River’s End also glorifies the beauty of the Pacific Northwest. With Roberts’s well-known research skills at work, River’s End is not just about love and murder, horror and scandal, but about the beauty of nature – and the subsequent beauty, and harshness, that live within each person. River’s End is a terrific vacation book, one perfect for a day devoted to reading.

Source:

  • Roberts, Nora. River’s End. Jove, 2003 ISBN 9780515127833

Sandra Brown, “Tough Customer”

Dodge, first seen in Sandra Brown’s Smash Cut, is a quiet man, one who takes on any assignment by his boss, Derek Mitchell, without complaint or explanation. How he completes the assignment is, to Derek, a mystery, one he has no desire of uncovering. Although Dodge rarely reveals his methods, and his moral compass may not point exactly north, he is a loyal man. So when his ex-wife calls to tell him that their daughter has been implicated in a murder, Dodge has no choice but to return to his former family and try to make good. Tough Customer is an intense look at murder, love and the impact of the choices people make – especially when they are young, stubborn and foolish.

Plot Overview: Family, Loyalty and Debt

Dodge Hanley is content in his life as an investigator for his lawyer friend, Derek. A former cop, Dodge knows the ins and outs of the law, its flaws and its shortcuts. He may not be a squeaky-clean investigator, but he always gets his work done. Living alone and with little company but his boss and his never-ending supply of cigarettes, Dodge is a man living life as he pleases – until Caroline calls.

Caroline and Dodge’s daughter, Berry, is a witness to a horrific crime. While spending time in rural Texas with a coworker, Berry was attacked by an obsessive, dangerous former colleague, Oren. After shooting Berry’s guest, Ben Lofland, Oren escaped. With Ski Nyland, the local police deputy, on the case, Berry’s life should clean up quickly, or so she thinks.

Travelling from Atlanta to Texas and reuniting with his family, Dodge begins to reminisce on his relationship with Caroline. Yet, as his nostalgia deepens, Dodge comes ever closer to losing his precious family to a madman.

Criticisms and Compliments

In a rare move, Brown follows up one of her most recent novels, Smash Cut, with a second novel about one of its characters. Dodge is one of Brown’s grittier, more mysterious and more memorable personalities; it is fascinating to read his story and discover his values and morals, as gray as they may be. For such a tough man, Dodge has a vulnerable side, making him the ideal flawed hero. Additionally, it is satisfying to see where Derek and Julie Mitchell’s story takes them. In Smash Cut, they were lovers with a dysfunctional relationship and a common enemy; in Tough Customer, they are a couple in love, expecting a baby, and worried about their friend, Dodge. Tough Customer is a page-turner, one worth reading over and over again.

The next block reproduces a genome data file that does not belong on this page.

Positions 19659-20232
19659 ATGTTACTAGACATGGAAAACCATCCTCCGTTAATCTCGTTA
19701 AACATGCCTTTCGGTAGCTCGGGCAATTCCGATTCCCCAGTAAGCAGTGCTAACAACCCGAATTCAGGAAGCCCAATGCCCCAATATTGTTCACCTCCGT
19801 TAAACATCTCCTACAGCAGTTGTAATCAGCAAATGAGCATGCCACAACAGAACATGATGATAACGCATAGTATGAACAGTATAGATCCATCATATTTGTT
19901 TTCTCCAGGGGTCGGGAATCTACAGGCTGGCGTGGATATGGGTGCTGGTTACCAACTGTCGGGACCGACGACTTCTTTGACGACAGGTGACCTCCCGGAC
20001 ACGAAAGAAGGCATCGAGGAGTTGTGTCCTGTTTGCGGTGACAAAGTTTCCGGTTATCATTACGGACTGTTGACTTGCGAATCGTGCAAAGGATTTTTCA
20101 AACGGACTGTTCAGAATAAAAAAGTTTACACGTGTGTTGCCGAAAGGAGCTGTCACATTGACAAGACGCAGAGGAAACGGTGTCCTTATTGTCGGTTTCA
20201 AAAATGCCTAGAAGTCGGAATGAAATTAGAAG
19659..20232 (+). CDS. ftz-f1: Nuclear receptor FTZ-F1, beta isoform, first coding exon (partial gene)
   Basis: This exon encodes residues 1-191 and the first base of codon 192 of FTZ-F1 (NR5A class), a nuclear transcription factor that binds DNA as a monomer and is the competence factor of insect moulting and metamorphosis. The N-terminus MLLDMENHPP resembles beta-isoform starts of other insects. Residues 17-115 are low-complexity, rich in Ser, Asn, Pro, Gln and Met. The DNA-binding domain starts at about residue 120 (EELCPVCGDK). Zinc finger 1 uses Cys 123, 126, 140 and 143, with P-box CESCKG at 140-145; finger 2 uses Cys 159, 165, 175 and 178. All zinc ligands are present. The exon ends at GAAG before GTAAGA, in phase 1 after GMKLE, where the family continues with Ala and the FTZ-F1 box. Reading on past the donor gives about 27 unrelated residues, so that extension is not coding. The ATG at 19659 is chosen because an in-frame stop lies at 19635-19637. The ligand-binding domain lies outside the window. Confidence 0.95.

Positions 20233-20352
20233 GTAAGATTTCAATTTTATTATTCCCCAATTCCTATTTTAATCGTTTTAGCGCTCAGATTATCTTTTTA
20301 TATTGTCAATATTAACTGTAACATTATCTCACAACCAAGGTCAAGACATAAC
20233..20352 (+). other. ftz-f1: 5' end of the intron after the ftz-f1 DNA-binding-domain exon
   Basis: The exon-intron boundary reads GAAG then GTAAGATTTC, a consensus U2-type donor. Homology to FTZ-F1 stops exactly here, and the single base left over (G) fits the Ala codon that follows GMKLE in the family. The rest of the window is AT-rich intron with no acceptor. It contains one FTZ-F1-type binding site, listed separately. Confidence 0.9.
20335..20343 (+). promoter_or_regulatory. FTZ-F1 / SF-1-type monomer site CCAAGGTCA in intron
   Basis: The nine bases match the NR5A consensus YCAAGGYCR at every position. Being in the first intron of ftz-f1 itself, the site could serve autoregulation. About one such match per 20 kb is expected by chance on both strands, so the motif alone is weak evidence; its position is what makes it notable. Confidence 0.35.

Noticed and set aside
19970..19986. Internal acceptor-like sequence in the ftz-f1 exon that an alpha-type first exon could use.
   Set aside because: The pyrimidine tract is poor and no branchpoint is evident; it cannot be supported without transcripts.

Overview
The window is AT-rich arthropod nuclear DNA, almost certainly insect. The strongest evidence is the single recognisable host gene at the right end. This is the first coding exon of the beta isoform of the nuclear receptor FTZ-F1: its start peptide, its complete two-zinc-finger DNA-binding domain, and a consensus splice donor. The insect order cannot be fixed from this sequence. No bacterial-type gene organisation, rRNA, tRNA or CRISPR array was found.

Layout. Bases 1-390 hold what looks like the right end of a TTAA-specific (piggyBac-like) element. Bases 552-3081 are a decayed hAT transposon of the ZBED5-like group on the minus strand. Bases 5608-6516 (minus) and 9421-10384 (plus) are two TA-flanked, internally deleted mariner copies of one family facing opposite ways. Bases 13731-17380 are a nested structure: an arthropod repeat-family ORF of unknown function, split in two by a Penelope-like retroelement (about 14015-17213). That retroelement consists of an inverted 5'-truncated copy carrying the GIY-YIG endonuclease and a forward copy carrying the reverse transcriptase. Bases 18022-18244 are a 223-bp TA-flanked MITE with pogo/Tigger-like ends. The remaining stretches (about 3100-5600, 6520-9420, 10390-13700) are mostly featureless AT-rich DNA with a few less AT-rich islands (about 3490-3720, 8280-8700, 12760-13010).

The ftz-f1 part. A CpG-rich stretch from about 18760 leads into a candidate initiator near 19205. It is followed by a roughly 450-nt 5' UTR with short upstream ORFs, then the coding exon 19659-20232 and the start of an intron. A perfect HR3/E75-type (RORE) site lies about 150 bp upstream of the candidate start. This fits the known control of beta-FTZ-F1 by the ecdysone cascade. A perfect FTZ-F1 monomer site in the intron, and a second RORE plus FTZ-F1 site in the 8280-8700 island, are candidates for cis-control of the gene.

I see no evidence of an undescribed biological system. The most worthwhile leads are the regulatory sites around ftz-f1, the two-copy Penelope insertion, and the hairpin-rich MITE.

Source:

  • Brown, Sandra. Tough Customer: A Novel. Simon & Schuster, 2010 ISBN 9781416563105

Stevie Cameron, “Blue Trust”

A headline-making story in the 1990s, Canadian power couple Bruce and Lynne Verchere were wealthy and influential until a dramatic, public fall from grace. Stevie Cameron, in Blue Trust, details their ambitious and malicious behavior, and the motivations they might have had for their conduct. Although this story ends in tragedy, neither Bruce nor Lynne appear as victims; rather, each is painted as a complex, ruthless entrepreneur, determined to make – or take – as much money as possible. Blue Trust is a fascinating look at the Vercheres’ destructive actions, ones that eventually destroy their reputations and marriage.

Plot Overview: Greed, Infidelity and the Law

Bruce Verchere was an up-and-coming tax lawyer when he met Lynne Walters. Lynne was an up-and-comer in her own right as the developer of a software company. Together, the two worked for years to build Lynne’s business and Bruce’s reputation. With ties to the government and wealth at their disposal, the Vercheres appeared to have it all – or so it goes.

An unfaithful husband almost from the start, Bruce was guilty of having somewhat discreet affairs. But when he became involved with the daughter of one of his closest and most loyal clients, writer Arthur Hailey, Bruce’s marriage began to crumble. Compounding his marital problems was Bruce’s greed for Lynne’s money. When she sold her company, Manac Systems International, in a multi-million dollar deal, Bruce began to quietly shuffle money around, claiming Lynne’s as his own.

As Lynne caught on to her husband’s deceit, both financial and personal, she decided to plot revenge. With Arthur Hailey as her supporter, Lynne prepared to ruin Bruce in any way she could. Their story climaxes in dramatic fashion as an ambulance arrives at their home after gunshot fire is reported.

Criticisms and Compliments

Blue Trust, written by investigative journalist Cameron, reads almost like an in-depth magazine article. With chapters of background information, especially of both Verchere and Arthur Hailey’s early lives, Blue Trust is a testament to Cameron’s research abilities. As she writes with a steady pace and clean language, Blue Trust is not boring or long-winded, though her passages on financial transactions are a little tedious. This novel is, simply, an intriguing look at one man’s obsession with wealth and success and his eventual downfall. A national bestseller in Canada, Blue Trust is an excellent read for those with an interest in greed, wealth, scandal and tax law.